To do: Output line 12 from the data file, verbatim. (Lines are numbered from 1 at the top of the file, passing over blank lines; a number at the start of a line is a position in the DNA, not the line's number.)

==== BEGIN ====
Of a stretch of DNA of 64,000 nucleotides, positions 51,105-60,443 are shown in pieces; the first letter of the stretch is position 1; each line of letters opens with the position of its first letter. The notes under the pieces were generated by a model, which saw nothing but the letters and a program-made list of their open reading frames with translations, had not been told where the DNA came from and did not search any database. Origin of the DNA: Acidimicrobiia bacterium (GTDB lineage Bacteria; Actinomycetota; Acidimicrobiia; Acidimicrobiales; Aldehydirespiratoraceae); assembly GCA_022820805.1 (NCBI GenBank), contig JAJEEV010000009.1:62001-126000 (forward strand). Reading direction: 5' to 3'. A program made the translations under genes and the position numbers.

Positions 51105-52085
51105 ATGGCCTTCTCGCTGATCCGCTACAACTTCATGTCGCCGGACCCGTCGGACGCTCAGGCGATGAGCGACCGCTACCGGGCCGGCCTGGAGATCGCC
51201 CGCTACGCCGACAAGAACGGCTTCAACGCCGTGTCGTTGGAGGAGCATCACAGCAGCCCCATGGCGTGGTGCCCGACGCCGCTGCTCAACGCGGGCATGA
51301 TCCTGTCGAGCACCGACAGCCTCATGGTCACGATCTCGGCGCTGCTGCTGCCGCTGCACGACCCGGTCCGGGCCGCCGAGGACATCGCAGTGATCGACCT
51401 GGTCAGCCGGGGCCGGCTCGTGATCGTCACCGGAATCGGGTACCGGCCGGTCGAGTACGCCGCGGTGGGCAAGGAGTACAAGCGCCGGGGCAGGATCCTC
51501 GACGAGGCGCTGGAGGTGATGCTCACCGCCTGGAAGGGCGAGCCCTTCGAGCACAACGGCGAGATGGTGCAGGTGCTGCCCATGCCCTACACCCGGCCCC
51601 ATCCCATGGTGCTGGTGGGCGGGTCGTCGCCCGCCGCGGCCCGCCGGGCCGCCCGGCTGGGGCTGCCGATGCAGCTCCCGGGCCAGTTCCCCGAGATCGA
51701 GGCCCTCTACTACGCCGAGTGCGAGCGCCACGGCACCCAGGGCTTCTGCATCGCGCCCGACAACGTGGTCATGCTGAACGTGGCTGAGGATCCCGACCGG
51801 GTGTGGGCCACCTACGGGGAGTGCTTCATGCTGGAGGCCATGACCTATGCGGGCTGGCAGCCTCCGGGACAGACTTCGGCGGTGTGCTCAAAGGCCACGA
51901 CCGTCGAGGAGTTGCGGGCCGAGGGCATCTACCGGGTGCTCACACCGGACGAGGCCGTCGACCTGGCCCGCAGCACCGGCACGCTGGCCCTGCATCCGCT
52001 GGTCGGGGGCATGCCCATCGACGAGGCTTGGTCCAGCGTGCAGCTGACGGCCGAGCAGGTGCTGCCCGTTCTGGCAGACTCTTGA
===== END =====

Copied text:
52001 GGTCGGGGGCATGCCCATCGACGAGGCTTGGTCCAGCGTGCAGCTGACGGCCGAGCAGGTGCTGCCCGTTCTGGCAGACTCTTGA